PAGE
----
Study Suggests that Alzheimer’s Disease Spreads Through the Brain

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Scientists have long debated whether Alzheimer’s disease starts in separate regions of the brain independently and at different times, or if it begins in one region and then spreads. Data from researchers at Columbia University Medical Center supports the latter model, showing that abnormal tau protein — a key feature observed in the brains of patients with Alzheimer’s disease — propagates along anatomically connected networks, between connected and vulnerable neurons. The study was published earlier this month in the online journal PLoS ONE [1].

Neural network in human brainImage credit: Neurons network in human brain via Shutterstock

A hallmark of Alzheimer’s Disease is the accumulation of ‘neurofibrillary tangles,’ aggregated clumps of a mutated form of microtubule associated protein tau (MAPT).

Microtubule: rope-like chains of protein that form a cell’s scaffolding or skeleton.

In the earliest stages of Alzheimer’s Disease, these tangles accumulate primarily in the entorhinal cortex (EC), a region of the brain involved in memory formation and consolidation. As the disease progresses, these tau aggregates can be seen in the hippocampus and other areas of the brain. But it is not clear whether the pathology that starts in the entorhinal cortex travels to these other brain regions, or if it arises there independently.

To date, mouse models of Alzheimer’s have been made that have high levels of tau aggregates all over the brain. These have provided valuable insights into the disease, but could not be used to analyze its molecular progression over time or space. Scientists in Karen Duff’s lab at the Taub Institute for Alzheimer’s Disease Research, Columbia University, New York, just made new mice that express the pathological version of human tau protein only in the entorhinal cortex. They then compared the distribution of tau aggregates in young mice and old mice.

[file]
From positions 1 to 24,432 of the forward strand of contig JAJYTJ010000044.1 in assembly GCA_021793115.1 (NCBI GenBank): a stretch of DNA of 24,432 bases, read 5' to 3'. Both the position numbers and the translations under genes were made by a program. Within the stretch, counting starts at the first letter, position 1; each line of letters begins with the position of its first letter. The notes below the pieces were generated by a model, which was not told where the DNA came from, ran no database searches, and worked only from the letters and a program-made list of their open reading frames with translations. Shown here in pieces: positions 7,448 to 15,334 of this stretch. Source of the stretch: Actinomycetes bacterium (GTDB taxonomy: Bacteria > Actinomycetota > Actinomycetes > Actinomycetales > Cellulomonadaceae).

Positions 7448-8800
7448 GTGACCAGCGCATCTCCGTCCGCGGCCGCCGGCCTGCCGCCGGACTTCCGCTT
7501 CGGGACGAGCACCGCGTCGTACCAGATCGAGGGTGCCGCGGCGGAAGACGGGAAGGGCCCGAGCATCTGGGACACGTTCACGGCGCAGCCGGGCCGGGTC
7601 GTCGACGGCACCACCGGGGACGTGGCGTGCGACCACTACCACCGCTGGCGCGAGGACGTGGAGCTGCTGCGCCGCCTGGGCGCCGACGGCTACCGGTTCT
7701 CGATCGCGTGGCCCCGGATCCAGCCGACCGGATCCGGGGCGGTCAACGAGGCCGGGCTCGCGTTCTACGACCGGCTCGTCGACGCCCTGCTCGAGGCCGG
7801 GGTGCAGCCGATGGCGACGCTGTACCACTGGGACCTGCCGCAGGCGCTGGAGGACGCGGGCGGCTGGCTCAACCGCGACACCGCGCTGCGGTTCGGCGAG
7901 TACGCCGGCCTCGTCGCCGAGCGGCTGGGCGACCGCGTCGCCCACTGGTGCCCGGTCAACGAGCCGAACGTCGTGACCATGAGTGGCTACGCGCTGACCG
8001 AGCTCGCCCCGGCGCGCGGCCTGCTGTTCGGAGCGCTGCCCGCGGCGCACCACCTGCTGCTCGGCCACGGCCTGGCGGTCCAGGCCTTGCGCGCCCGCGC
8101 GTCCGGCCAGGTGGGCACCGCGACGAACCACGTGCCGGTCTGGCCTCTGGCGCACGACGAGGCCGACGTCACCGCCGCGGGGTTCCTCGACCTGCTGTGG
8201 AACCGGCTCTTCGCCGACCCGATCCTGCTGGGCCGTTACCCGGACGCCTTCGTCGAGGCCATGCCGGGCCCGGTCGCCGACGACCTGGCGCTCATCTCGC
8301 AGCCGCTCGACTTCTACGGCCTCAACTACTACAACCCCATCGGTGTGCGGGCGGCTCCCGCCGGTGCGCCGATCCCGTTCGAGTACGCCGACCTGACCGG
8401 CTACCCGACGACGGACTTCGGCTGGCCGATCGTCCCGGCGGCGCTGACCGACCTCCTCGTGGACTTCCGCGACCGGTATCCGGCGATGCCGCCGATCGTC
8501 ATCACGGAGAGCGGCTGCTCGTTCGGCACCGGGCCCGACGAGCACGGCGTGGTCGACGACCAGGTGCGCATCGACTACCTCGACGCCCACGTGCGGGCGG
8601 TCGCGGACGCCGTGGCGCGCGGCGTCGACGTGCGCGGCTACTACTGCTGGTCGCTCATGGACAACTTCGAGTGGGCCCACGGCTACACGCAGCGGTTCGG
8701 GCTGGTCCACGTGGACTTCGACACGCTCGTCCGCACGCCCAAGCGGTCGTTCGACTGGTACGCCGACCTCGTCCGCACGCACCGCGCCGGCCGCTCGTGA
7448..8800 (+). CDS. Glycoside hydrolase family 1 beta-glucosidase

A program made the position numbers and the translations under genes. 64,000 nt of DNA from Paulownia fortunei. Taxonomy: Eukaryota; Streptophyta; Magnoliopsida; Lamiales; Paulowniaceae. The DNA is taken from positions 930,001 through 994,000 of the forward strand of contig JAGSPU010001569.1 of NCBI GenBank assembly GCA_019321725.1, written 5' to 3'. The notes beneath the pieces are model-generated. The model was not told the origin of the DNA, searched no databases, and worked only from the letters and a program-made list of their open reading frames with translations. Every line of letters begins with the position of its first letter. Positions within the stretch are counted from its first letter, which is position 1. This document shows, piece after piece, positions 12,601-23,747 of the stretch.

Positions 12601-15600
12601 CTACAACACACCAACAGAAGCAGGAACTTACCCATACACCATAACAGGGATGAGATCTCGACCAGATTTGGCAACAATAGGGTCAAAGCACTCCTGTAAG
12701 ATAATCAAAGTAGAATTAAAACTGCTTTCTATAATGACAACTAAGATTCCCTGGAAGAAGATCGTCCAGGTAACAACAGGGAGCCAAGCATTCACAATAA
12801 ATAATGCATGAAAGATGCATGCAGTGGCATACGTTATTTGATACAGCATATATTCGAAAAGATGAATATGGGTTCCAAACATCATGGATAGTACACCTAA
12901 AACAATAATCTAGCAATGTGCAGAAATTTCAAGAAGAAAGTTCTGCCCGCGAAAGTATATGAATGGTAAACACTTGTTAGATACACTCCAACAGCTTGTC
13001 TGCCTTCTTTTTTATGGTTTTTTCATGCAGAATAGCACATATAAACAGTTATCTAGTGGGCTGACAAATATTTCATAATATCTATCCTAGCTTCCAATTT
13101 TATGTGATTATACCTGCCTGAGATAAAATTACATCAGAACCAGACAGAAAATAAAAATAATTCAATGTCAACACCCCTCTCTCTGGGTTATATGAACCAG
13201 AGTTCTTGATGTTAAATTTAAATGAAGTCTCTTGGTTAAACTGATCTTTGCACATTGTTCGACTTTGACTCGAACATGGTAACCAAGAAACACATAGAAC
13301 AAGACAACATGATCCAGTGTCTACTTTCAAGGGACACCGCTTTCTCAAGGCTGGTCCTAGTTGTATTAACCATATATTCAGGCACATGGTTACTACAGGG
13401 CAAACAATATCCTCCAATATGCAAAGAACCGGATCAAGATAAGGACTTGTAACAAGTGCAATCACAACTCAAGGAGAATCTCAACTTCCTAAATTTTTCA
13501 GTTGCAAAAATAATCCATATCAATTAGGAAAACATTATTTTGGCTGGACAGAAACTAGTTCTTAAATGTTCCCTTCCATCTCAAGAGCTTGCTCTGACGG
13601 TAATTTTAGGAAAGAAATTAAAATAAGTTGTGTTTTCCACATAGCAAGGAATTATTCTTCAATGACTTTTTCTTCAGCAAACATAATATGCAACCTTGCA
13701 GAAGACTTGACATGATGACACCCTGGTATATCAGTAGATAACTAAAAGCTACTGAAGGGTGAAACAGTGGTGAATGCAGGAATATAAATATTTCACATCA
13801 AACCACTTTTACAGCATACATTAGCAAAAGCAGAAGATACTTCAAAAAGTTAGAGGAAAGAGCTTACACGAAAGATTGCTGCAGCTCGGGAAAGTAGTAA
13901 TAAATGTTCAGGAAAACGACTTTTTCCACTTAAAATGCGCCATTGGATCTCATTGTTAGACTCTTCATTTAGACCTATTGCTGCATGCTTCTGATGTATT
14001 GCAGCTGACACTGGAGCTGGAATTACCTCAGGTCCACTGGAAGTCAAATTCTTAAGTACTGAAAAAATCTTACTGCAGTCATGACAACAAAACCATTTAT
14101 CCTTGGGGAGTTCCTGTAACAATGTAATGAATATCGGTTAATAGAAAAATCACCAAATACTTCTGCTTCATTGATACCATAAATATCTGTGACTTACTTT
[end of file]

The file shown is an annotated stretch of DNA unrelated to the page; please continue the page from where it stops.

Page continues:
As the mice aged, the scientists found that the tau aggregates spread from the entorhinal cortex to regions that are connected to it through one or more synapses, like the hippocampus and neocortex. The hippocampus is important in cementing short term memories into long term memories and is also involved in spatial navigation, and the neocortex plays a role in higher level cognitive functions like conscious thought and language. Although the mechanism by which these tau aggregates affect neurodegeneration is not quite known, their accumulation has definitely been correlated with more severe pathology and ultimately neuronal cell death.

This new mouse model shows that Alzheimer’s Disease progresses through what the authors call an “anatomical cascade,” rather than developing multiple times in independent events spread throughout the brain. The earliest stages of the disease, when the tau tangles are restricted to the entorhinal cortex and connected areas, are not associated with any mental decline. The authors thus hope that the location of these ‘neurofibrillary tangles’ can now be used as a temporal biomarker, and that strategies might soon be developed to halt their spread.


  1. Liu et al. Trans-Synaptic Spread of Tau Pathology In Vivo. PLoS One. 2012;7(2):e31302. Epub 2012 Feb 1.
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About the Author

Diana Gitig, Ph.D., is a freelance science write based in White Plains, New York. She earned her Ph.D. in Cell Biology and Genetics from Cornell University's Graduate School of Medical Sciences.